Empty Doorways

Have you ever watched from a window, waiting for an important visitor? You felt your heart beat faster with anticipation at the sound of each approaching car, thinking maybe this is the one! Do you remember waiting for a girlfriend or a boyfriend, almost jumping out of your chair when the doorbell rang? Have you ever anticipated a visitor only to open the door and find no one there or someone other than the person you were expecting? Have you ever waited for a special telephone call, only to answer the phone and find that the call was not for you?

At Passover in most Jewish homes in cities around the world, a cup of wine is set at the Passover supper table awaiting only the lips of the prophet Elijah the Tishbite. Jewish families open their doors at the close of the seder meal in hopeful expectance of this prophet who is to herald the coming of the Messiah.

Year after year they repeat this ritual because, according to the prophet Malachi, Elijah will be a forerunner of the Messiah: Behold, I will send you Elijah, the prophet, before the coming of the great and terrible day of the LORD” (Malachi 4:5).

In my home, a Reform Jewish household, my parents always put Elijah’s cup by the door instead of on the table (perhaps to make it easier for Elijah?). At the end of the Passover seder I was always the one who would run to the door and open it. I expected to see Elijah walk in, hold the cup aloft, and announce: “Behold, the Messiah has come!” And then I imagined the Messiah would book passage for all of us on El Al Airlines and provide hotel accommodations at the King David Hotel in Jerusalem!

Of course every year I stared into an empty doorway. Most children reach an age when they become disillusioned with Santa Claus, the Easter Bunny and the Tooth Fairy, but I always held this half-expectancy to see Elijah descending on our doorstep. Trudging back to the table, I would take my seat and my family would say together “L’shanah Habaah BiYerushalayim” (“Next year in Jerusalem”).

Years have passed since those days. I have since opened the door of my heart to find Yeshua, the Messiah—not merely his forerunner—and I have invited him in.

I remember one recent Jews for Jesus Passover tour, when I stood before a certain church congregation to explain the christological symbolism of the Passover Seder. I told the story of the empty doorway. As I spoke, I noticed tears flowing from the eyes of a man in the back of the congregation. He came to talk to me after the presentation. Though he was not himself Jewish by birth, Robert (not his real name) had converted to Judaism years earlier and had married a young Jewish attorney like himself.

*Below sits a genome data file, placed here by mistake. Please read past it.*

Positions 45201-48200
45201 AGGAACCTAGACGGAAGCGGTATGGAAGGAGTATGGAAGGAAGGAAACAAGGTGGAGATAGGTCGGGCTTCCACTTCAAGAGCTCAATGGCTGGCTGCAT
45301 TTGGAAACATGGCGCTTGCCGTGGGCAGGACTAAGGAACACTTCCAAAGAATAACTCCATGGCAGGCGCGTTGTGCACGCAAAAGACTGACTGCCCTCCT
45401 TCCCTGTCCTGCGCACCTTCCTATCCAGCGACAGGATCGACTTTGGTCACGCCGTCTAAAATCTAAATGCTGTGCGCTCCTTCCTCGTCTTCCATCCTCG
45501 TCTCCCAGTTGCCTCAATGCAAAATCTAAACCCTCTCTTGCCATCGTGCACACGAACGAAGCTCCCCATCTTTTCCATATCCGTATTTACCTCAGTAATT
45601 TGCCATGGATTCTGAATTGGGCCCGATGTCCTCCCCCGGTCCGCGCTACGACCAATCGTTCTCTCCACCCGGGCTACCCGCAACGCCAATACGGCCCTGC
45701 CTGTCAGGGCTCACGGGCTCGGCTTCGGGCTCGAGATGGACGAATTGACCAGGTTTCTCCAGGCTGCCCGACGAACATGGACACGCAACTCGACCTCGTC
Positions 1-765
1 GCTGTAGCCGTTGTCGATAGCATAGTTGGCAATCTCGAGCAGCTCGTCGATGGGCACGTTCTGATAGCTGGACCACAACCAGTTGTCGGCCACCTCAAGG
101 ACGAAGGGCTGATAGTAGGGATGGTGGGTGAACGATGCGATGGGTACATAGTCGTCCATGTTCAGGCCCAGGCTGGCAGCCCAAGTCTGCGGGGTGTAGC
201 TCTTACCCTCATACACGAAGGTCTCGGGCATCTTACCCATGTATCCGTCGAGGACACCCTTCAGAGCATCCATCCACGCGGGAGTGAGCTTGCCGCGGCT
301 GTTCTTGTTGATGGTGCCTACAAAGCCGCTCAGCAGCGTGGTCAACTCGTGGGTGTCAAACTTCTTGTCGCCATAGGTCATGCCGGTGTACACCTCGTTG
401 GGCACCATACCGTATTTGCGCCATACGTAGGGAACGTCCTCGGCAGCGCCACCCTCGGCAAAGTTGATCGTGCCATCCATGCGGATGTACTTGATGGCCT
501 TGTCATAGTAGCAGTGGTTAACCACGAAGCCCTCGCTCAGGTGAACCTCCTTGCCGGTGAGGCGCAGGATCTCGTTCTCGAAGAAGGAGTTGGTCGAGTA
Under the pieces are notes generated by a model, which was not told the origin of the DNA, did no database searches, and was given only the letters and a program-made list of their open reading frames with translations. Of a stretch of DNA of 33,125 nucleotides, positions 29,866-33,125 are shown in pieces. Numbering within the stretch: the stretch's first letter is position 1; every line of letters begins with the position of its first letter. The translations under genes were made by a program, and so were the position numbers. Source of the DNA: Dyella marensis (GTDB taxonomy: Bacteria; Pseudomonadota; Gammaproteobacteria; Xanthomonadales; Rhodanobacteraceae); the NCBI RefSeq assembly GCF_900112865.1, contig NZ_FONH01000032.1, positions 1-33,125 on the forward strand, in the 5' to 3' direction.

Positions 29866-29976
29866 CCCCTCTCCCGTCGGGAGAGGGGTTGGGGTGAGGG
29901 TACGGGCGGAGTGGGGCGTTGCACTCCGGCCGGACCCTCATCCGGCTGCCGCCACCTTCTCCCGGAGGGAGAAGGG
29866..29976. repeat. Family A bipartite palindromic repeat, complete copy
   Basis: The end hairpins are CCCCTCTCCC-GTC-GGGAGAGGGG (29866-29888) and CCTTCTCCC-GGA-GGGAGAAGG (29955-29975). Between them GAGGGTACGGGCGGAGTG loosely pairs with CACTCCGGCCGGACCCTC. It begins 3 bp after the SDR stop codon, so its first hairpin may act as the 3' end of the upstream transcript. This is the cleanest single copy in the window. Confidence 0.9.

They planned on establishing a Jewish household and starting a law firm together. But trouble came when the young wife came to believe in the Messiah. For years the pastor had met with Robert, trying to explain the truth about Jesus, but Robert said he needed more proof.

That morning, as I told the story of the empty doorway, Robert’s heart broke. As we talked after the service, he told me he knew Jesus had to be the Messiah. The symbols in the Passover supper were too clear. It all made too much sense not to be true. But most important, Robert described how he saw in his mind’s eye that the door of his wife’s heart had been opened, whereas he had heard a knock at his door and had refused to open it for fear that he would find, not Elijah, but Yeshua!

“Robert,” I asked him in the back pews of the now empty church, “why don’t you pray with me now, and finally open the door of your heart to Yeshua?”

“What do I say? How do I do it?” he responded.

“Say the prayer with me; say it to God…” I led him in a confession of sin, faith in Yeshua’s atoning work on the cross and commitment to him as Lord and Savior. At last Robert had opened the door.

This Passover millions of Jewish people will still be peering through empty doorways into quiet, empty streets. Do you love Jesus and want to serve him? Do you love the Jewish people because you know God loves them? Do you know of a Jewish person, a friend, a co-worker with whom you can share the important news that Messiah has come, and his name is Yeshua? Are you willing to pray for God to provide you with such an opportunity? You could be the one to knock on a Jewish door—for Jesus!


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Stan Meyer | Phoenix

Stan Meyer is a missionary at the Phoenix branch of Jews for Jesus. Stan received his theological training at Fuller Theological Seminary. Stan and his late wife adopted their daughter, Carrie-Fu, from China in 2005. Stan married Jacqui Hops, a Jewish believer in Jesus, in August 2014.

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